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What is a Rainforest?

What is a Rainforest?

Rain Forest Environmental Problems Deforestation The largest factor of environmental danger to rain forests is deforestation. Mongabay notes Food and Agriculture Organization (FAO) of the United Nations statistics that show 10.4 million hectares of rain forest are destroyed every year. The FAO defines deforestation as "the conversion of forest to another land use or the long-term reduction of the tree canopy cover below the minimum 10 percent threshold." Logging and clear-cutting for farming (often referred to as slash-and-burn) both destroy rain forest permanently. In addition, some trees are removed to make way for roads, dams and mining operations. Degradation Degradation is also very damaging to the rain forest, but there is a possibility that areas affected to this degree can be converted back into forest. Habitat fragmentation is another example of degradation in the rain forest. Climate Change Global warming affects rain forest on a very large scale.

Best Way - Amazon Rainforest Survival Guide Despite the fact the Amazon rainforest is progressively dwindling due to deforestation, it is still vast and people find themselves needing to survive in it on a regular basis. So it is important to know how to survive in this type of seemingly impenetrable, endless jungle if you are unfortunate enough to find yourself stranded there for an extended period of time. While access to food and water are the first concerns, keeping yourself safe from wild animals and knowing what not to consume is also important. Water Considerations While it is a rainforest, which by definition means it rains regularly, it is still rather difficult to obtain water which is not contaminated and is safe for you to drink. Edible Plants There are many plants or fruits from these plants which can be eaten. Animal Hunting and Protection It is also important to set traps for animals, not only to catch them but to protect yourself from them at night. More slideshows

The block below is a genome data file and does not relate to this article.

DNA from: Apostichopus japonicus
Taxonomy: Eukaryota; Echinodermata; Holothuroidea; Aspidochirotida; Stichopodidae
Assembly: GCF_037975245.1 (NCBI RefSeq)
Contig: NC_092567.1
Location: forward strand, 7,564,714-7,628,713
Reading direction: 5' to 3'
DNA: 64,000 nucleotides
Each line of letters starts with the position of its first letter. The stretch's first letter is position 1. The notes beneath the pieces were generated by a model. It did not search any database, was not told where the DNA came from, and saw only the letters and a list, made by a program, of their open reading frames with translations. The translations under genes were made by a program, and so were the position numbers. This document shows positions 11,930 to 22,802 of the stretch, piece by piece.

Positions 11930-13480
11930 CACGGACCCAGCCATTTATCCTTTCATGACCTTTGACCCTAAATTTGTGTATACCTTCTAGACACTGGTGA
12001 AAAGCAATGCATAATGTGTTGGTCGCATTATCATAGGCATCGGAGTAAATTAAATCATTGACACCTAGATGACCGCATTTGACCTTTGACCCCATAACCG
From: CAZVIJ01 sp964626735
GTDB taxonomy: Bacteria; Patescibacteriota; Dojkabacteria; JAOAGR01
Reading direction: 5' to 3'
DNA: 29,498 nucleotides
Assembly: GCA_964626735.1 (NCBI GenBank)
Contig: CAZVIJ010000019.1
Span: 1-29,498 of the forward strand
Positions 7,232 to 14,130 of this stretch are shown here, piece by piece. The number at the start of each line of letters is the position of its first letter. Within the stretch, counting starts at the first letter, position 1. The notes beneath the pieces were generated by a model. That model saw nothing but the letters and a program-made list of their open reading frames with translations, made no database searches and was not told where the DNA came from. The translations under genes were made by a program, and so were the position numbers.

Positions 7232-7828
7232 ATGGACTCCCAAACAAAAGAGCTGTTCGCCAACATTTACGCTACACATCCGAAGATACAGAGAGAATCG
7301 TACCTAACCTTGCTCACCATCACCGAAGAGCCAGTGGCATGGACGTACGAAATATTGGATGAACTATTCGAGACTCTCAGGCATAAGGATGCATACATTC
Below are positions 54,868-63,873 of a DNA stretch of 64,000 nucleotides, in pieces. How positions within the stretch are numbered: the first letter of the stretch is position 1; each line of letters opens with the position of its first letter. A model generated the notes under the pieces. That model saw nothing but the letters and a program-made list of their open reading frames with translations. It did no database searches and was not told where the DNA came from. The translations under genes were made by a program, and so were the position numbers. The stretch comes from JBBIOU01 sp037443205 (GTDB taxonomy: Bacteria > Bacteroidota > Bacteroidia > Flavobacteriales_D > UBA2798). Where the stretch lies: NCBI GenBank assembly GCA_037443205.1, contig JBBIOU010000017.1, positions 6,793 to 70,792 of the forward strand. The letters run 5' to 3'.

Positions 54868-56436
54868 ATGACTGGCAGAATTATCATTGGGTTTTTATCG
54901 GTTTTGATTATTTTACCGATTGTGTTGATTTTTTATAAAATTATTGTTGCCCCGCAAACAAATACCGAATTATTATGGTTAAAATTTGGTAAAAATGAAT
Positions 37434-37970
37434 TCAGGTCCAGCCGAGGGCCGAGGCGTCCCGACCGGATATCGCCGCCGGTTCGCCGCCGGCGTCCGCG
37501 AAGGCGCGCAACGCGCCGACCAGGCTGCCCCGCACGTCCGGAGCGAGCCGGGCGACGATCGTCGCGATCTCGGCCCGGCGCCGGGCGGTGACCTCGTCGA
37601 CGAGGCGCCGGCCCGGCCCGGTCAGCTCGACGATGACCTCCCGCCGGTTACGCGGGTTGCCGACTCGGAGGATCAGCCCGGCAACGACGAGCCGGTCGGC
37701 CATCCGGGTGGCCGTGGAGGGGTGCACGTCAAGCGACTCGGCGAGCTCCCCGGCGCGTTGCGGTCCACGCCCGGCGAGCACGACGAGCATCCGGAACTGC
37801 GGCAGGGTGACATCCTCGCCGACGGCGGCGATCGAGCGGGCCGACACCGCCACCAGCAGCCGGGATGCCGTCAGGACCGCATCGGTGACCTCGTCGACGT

untitled NASA: Earth Observatory Temperature 20°C to 25°C, must remain warm and frost-free Precipitation 2,000 to 10,000 millimeters of rain per year Vegetation Vines, palm trees, orchids, ferns Location Between the Tropic of Cancer and the Tropic of Capricorn Other There are two types of rainforests, tropical and temperate. Example: Campa Pita, Belize Description There are two types of rainforests, tropical and temperate. The tropical rainforest is a hot, moist biome where it rains all year long.